Books for the dark night

April 19, 2015

The Century invited people to reflect on a book that helped them at a low point in their faith journey. Their replies are linked below.

Carol Zaleski: The appeal of Abandonment to Divine Providence is its simple, lyrical repetition of a single idea: whatever happens is the will of God.

Phyllis Tickle: When I was 13, my pastor slipped me Glenn Clark's The Soul's Sincere Desire. Within three pages, I knew I had a soul.

Christian Wiman: Instead of sitting down to rage at a blank page again, I grabbed a copy of Don Quixote. Three days later, the ice of time had cracked.

Marilyn McEntyre: I was 29, agonizing over a decision, when I came upon a little book by Robert Ochs.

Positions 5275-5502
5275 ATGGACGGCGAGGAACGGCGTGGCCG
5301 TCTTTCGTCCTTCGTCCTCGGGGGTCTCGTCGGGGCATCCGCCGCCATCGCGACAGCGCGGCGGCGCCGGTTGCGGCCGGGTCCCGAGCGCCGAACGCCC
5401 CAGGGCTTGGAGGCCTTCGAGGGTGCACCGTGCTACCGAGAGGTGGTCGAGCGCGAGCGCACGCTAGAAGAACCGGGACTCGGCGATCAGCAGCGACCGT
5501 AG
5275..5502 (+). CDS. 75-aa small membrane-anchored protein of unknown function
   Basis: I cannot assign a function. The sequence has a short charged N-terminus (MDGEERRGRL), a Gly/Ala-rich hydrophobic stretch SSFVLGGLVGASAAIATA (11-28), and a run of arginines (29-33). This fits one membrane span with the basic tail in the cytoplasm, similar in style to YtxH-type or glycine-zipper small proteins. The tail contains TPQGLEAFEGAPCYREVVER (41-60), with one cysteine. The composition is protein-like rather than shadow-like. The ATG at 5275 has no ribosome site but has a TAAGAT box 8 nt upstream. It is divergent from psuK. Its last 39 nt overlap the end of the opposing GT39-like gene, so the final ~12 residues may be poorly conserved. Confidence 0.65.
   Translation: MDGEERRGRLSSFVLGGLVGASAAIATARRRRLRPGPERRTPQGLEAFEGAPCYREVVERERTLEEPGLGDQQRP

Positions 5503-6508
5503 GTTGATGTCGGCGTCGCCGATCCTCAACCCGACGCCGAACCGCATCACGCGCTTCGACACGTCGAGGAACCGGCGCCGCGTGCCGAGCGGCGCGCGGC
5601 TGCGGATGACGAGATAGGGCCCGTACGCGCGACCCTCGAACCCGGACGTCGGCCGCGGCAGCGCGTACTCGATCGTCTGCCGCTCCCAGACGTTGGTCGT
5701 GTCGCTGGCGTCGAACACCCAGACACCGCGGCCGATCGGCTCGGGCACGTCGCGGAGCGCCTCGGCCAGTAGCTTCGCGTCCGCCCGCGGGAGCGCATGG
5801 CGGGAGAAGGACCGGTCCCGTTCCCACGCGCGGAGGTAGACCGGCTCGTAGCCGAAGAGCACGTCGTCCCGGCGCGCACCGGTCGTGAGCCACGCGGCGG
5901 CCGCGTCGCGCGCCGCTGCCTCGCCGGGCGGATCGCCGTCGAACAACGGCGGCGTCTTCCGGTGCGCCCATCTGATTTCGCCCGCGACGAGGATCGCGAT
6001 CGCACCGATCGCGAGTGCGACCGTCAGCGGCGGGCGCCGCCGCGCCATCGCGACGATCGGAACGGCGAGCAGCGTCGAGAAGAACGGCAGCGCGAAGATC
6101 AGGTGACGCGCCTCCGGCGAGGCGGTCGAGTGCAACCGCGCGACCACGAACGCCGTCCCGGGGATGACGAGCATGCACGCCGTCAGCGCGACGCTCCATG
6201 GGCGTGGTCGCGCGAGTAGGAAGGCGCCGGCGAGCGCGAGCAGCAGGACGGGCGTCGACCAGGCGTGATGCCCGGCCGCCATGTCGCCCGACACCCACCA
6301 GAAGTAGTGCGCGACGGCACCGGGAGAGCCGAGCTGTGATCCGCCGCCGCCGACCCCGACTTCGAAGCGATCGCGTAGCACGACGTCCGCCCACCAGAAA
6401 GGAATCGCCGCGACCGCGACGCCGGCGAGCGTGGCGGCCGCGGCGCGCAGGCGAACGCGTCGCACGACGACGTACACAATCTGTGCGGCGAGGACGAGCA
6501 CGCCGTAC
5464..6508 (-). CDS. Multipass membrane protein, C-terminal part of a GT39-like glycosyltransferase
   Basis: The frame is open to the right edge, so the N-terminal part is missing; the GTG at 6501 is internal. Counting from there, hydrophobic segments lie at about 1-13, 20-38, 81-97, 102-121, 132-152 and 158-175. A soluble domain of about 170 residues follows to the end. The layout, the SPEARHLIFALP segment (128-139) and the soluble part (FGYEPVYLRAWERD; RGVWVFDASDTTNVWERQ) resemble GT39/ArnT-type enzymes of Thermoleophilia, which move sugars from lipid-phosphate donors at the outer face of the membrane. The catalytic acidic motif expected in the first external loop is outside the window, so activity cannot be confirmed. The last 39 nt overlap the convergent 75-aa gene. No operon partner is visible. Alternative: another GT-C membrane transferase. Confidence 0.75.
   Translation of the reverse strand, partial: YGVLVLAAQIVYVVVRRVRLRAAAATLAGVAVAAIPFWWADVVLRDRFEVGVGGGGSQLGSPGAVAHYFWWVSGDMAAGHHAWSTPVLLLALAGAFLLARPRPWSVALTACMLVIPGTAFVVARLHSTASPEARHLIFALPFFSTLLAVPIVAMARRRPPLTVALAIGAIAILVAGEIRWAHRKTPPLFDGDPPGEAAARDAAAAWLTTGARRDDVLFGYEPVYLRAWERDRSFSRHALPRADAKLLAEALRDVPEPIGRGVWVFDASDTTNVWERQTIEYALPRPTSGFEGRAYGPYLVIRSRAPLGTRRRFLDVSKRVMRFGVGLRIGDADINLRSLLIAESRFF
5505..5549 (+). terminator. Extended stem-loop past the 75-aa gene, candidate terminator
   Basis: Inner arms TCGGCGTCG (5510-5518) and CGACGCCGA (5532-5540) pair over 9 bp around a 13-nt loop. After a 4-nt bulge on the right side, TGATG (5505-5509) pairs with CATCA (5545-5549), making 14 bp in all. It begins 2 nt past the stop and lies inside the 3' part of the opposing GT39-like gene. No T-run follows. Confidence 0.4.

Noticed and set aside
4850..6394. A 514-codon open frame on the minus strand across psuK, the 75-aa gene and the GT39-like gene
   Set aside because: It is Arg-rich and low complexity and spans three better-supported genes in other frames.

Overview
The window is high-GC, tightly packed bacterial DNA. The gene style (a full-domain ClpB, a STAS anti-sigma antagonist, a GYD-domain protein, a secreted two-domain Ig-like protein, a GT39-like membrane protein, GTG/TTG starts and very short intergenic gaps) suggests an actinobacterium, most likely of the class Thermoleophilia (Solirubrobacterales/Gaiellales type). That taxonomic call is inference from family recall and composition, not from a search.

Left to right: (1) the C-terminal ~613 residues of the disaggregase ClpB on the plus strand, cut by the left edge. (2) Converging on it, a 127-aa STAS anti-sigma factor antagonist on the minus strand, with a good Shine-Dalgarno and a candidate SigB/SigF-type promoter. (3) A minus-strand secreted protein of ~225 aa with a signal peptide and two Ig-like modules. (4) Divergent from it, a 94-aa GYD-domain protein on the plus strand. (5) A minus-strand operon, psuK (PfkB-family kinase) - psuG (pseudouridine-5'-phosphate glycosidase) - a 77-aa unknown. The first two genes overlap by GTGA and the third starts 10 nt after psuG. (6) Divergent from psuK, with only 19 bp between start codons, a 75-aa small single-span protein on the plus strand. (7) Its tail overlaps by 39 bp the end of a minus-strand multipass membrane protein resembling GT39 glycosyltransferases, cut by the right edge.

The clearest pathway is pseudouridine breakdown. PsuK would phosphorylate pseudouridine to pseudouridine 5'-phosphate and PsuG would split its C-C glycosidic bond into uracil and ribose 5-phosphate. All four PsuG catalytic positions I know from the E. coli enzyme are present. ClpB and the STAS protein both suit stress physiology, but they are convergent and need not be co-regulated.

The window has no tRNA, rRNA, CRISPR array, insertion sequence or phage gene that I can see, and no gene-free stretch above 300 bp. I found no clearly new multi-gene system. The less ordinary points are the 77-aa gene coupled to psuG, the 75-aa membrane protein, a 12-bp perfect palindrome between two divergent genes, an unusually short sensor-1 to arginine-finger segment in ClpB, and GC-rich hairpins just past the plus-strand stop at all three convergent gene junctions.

Cleophus LaRue: Princeton Theological Seminary can be a lonely place for an African American professor. During a difficult period, I saw Isabel Wilkerson on PBS.

Paula Huston: Morton Kelsey showed me that I was under a spell that needed to be broken.

Gregory Wolfe: Just when I was feeling despondent, I was asked to review a book by Luigi Giussani. His rhetoric both bamboozled and mesmerized me.

Shawnthea Monroe: I kept quiet about my faith for fear of embarrassment. Then I read Anne Lamott, and suddenly I wasn't so alone.